We Are One

Christmas_Hill_Park_in_Gilroy_California_USA,_March_2017

Another senseless tragedy, this time at the Garlic Festival in Gilroy, California.  At the end of the day on the last day of the festival, a white male entered Christmas Hill Park and started shooting. In a flash 3 people were killed, including a 6 year old boy, and many more were wounded.

On the other side of the country, I learned about it within minutes on Facebook. Friends posted their shock and disbelief, their concern for the victims.

I was shocked too. Gilroy was my home in the 1980s, where I worked, raised children, and made good friends. My home was a block from Christmas Hill Park. I volunteered at the Festival for several years. My first assignment as a city planner in Gilroy was to document a massive flood that impacted much of the city, including Christmas Hill Park.

After hearing news of the tragedy, I posted my personal connection to Gilroy and the Garlic Festival on Facebook, and read many similar messages from people who have even a tenuous connection to Gilroy.

Then it hit me.

Although most people are saddened by a tragedy, we feel a visceral connection when the tragedy “hits home” and touches a place or person we actually know. That’s when we want to share our stories and humanity where there were inhumane acts committed.

WeAreOne-MedI think it must be human nature. When we feel a connection, we can reach across the time and distance that divides us and reconnect with the victims. We are one.

It’s not yet human nature to empathize with the “other” — those we don’t feel a connection with.  I know, because I’ve watched my own empathy quotient rise as I’ve connected with people.

Before 2016, I had no connection to Sudan and probably couldn’t even place it on the map accurately. Then I met a Sudanese woman who made my Subway sandwich in Baltimore every week. We talked, we got together for dinner at each other’s homes, we shared a Christmas Eve together, and we bonded. Today, I can’t hear news about Sudan without thinking of my friend. I hope to visit her in Baltimore in a couple of weeks.

Before 2004, I had no connection with Palestine. That’s when I made my first trip to Gaza with a friend. (I’ve written about that trip on this blog, and it’s included in the book I’m writing.) I knew the Zionist messaging about the Israel-Palestine “conflict” but nothing more. Then my eyes and heart were opened.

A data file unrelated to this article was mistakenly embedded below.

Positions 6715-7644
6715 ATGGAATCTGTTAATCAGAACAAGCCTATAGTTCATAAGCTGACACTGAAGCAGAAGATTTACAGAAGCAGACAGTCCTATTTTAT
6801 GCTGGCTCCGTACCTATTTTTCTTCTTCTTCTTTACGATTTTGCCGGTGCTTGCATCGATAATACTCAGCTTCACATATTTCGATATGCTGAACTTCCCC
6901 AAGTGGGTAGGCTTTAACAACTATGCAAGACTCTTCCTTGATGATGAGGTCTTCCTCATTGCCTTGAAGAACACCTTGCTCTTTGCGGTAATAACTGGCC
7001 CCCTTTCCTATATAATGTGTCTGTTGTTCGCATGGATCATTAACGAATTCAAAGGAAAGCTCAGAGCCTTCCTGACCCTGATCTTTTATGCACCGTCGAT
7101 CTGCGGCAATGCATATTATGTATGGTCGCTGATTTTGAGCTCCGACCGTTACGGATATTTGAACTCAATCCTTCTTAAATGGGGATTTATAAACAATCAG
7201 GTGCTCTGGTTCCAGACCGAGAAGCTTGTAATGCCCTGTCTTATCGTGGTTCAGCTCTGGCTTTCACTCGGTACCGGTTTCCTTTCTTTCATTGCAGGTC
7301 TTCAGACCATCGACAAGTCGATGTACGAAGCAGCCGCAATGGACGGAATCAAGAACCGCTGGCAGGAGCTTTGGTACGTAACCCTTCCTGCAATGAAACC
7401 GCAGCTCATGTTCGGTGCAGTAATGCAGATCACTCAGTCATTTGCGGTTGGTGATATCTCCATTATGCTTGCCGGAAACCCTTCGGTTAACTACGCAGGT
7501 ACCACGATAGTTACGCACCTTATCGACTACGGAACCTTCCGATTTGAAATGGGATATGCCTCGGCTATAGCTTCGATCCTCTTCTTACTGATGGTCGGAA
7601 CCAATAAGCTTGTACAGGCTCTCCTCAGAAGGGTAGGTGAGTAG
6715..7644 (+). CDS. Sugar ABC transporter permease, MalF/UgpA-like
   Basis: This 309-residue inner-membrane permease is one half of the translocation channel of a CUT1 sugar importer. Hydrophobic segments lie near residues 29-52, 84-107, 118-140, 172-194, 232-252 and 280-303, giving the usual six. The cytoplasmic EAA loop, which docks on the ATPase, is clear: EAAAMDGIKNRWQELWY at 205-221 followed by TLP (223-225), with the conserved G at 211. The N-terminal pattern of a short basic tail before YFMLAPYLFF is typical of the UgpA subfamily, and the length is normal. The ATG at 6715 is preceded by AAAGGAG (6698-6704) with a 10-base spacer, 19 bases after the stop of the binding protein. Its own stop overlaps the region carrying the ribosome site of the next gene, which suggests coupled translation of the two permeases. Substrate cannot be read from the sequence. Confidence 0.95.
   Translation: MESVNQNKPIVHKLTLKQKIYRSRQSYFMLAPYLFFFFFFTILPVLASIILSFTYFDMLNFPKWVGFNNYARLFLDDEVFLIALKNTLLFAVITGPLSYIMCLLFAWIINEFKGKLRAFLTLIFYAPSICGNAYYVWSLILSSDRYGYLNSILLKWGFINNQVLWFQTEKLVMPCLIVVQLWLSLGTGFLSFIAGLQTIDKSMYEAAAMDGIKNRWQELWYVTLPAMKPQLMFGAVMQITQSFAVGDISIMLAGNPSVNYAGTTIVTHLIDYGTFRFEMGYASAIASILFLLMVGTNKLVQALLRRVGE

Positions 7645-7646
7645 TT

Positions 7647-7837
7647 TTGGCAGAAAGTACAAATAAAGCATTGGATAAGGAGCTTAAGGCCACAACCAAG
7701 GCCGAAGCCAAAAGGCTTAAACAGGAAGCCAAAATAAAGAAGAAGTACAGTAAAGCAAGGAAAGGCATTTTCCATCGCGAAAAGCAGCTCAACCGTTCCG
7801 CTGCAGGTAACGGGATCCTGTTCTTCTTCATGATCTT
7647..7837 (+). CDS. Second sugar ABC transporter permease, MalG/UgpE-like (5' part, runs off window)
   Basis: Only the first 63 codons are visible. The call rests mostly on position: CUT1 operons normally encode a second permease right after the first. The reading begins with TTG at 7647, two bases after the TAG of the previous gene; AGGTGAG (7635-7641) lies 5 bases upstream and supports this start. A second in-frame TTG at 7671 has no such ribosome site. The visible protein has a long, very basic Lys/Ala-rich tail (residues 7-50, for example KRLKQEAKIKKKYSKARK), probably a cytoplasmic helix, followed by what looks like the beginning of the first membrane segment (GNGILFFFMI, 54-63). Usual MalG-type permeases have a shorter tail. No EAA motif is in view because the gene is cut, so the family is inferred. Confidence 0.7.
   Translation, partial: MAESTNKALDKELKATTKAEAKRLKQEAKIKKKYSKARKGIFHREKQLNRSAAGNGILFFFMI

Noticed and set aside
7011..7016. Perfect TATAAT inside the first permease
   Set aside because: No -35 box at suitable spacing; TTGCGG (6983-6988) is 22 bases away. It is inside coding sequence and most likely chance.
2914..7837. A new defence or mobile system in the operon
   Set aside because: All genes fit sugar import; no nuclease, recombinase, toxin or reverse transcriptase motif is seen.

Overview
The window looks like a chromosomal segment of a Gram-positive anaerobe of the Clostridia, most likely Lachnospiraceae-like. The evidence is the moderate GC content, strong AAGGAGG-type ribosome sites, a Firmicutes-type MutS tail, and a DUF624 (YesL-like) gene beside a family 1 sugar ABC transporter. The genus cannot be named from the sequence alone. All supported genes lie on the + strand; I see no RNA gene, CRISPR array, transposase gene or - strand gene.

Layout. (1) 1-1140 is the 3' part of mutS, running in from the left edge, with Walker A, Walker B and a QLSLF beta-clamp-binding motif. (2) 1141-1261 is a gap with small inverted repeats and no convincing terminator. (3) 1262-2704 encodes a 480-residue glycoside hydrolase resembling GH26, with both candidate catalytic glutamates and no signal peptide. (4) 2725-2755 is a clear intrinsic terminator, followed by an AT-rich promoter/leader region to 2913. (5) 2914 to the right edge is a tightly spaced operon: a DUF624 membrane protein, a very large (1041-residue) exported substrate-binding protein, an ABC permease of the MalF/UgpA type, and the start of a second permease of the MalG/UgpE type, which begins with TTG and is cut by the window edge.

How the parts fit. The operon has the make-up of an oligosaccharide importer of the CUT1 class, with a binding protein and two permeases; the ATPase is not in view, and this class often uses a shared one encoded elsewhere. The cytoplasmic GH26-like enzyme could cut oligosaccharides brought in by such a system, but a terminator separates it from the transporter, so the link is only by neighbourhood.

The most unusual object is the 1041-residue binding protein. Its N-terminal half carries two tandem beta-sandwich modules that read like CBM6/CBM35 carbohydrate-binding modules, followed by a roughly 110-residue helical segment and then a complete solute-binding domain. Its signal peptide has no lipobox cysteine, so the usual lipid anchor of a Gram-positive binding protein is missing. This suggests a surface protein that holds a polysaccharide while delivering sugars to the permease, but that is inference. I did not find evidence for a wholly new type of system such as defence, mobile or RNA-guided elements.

I wish all Americans could open their eyes and heart and be one with the Palestinians in Gaza. Maybe I can because I lived there, I worked there, I visited there and I know people there. 

Maybe that’s why the U.S. State Department prevents Americans from traveling to Gaza; it doesn’t want Americans establishing a visceral connection with the Palestinians. Israel doesn’t want the world connecting either, which is clear from its 12 years blockading the 2+ million people in the Gaza Strip. 

Will homo sapiens evolve? Can we connect with each other as one, and leave the “us versus them” paradigm back in the savanna? I hope so.

 

6 Comments

Filed under Gaza, Peaceful, Spiritual - Religion, Uncategorized

6 responses to “We Are One

  1. Rita Lavin

    Don’t you just feel worn down?

    ‪On Mon, Jul 29, 2019 at 11:39 AM ‫لماذا غزة؟ Why Gaza?‬‎ wrote:‬

    > Lora Lucero posted: ” Another senseless tragedy, this time at the Garlic > Festival in Gilroy, California. At the end of the day on the last day of > the festival, a white male entered Christmas Hill Park and started > shooting. In a flash 3 people were killed, including a 6 year” >

    • Actually, I feel very worn down, and I’m not sure if it’s my age, my physical immobility now with a bum left leg/hip, the constant heartache I experience, or the very real news that we have only 12 years to reduce our carbon emissions (4 years to enact regulations to accomplish that). The totality of it all has really worn me down. And then I remember the Palestinians in Gaza struggling just to keep life together day by day. I have less and less patience for people who seem oblivious to the suffering in the world.

  2. abubenadhem

    By all means, CONNECT, on a human-human basis with all kinds of people, everywhere. No one will shoot at anyone with whom he/she is connnected.

  3. Linda Moscarella

    Me too, Lora

Leave a Reply to Rita Lavin Cancel reply

Fill in your details below or click an icon to log in:

WordPress.com Logo

You are commenting using your WordPress.com account. Log Out /  Change )

Google photo

You are commenting using your Google account. Log Out /  Change )

Twitter picture

You are commenting using your Twitter account. Log Out /  Change )

Facebook photo

You are commenting using your Facebook account. Log Out /  Change )

Connecting to %s